In life you hit that brick wall and think it’s impossible to get over it. It’s about training yourself and training your mind to get stronger to get over that wall.
– Kelsey Childs
Wise words from Chappaqua’s Kelsey Childs, who found that by pushing her body to the limit athletically, she could also overcome personal struggles by proving to herself that she could do anything. In doing so, Kelsey has amassed a huge social media following inspired by her honesty, self-awareness, fortitude and perseverance.
From Difficulty Fitting In To Spartan Star
By her own admission, Kelsey, now 21, was “impossible,” with ADHD and extreme impulsivity, disruptive in school and unable to finish anything. Medication did not help, and she struggled with sensory integration, PTSD, depression and anxiety. After Westorchard and one year at Seven Bridges, Kelsey changed schools several times before graduating from a nearby boarding school, needing that structure to force her to follow rules. At age 12, Kelsey’s then 16-year-old sister Alexis suggested they take karate together, and they both immediately fell in love: “it stopped being a sport and became a lifestyle,” Kelsey recalled. But it wasn’t enough; a year later, Kelsey transitioned to mixed martial arts (“MMA”), combining boxing, muay thai (a form of kickboxing), jujitsu and wrestling, before a friend encouraged her to try something new: Spartan racing.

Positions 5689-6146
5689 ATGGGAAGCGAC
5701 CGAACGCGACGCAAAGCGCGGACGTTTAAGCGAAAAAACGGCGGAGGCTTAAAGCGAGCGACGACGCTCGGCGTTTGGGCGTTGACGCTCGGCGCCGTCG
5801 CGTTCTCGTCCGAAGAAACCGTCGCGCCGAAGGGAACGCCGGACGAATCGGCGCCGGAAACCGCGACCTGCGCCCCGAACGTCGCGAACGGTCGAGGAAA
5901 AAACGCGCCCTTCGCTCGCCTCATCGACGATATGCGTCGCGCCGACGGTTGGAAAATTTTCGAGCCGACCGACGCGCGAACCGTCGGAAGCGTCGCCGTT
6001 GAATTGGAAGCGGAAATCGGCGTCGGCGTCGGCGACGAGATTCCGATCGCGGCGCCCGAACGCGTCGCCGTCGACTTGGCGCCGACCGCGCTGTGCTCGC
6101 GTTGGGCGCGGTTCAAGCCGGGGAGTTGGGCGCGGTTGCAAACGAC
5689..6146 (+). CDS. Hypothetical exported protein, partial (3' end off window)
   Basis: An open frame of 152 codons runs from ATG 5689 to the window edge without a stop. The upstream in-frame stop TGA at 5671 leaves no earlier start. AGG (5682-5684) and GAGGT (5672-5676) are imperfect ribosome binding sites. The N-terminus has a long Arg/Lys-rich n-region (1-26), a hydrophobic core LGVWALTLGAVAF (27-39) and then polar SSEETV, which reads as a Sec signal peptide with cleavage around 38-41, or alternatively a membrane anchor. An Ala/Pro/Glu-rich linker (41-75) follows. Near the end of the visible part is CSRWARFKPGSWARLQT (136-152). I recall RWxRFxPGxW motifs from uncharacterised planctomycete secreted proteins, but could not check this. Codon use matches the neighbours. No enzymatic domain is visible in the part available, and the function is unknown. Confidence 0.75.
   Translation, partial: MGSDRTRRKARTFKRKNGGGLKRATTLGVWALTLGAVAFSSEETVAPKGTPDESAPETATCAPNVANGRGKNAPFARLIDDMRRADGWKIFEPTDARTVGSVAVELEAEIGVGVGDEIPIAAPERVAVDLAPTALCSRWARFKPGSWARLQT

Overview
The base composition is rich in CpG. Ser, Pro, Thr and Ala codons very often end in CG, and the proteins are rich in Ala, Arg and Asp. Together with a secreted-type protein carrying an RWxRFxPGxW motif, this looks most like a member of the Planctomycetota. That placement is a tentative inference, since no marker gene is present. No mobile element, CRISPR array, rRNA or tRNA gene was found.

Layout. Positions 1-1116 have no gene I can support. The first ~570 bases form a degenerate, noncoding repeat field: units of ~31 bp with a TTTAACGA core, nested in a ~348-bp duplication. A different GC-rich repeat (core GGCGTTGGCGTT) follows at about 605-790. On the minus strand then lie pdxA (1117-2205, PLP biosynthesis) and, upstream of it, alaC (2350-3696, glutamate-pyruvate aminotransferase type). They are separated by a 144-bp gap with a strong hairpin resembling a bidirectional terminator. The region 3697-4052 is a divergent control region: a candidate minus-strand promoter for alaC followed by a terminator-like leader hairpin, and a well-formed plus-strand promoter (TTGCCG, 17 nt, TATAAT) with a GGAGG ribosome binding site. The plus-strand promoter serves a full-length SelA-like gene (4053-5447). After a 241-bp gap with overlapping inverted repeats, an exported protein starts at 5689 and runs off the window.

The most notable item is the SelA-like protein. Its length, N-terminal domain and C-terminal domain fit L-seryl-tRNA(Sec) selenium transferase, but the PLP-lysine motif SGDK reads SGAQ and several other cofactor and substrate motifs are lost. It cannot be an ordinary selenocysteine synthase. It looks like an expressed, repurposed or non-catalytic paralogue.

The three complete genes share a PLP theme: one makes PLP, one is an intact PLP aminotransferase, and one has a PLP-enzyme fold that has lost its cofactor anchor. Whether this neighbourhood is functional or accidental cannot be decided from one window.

Spartan is an obstacle course race (“OCR”) that includes running with obstacles including monkey bars, rings, wall climbing, mud crawling, and climbing under barbed wire. Races range from three miles with 20 obstacles to 30+ miles with 60 obstacles. Spartan and similar OCR events have millions of participants worldwide of all ages with up to 15,000 people per race. It took Kelsey six hours to complete her first nine-mile race in 2016, but she met wonderful people and was hooked, phasing out MMA training and concentrating on weightlifting, calisthenics and running.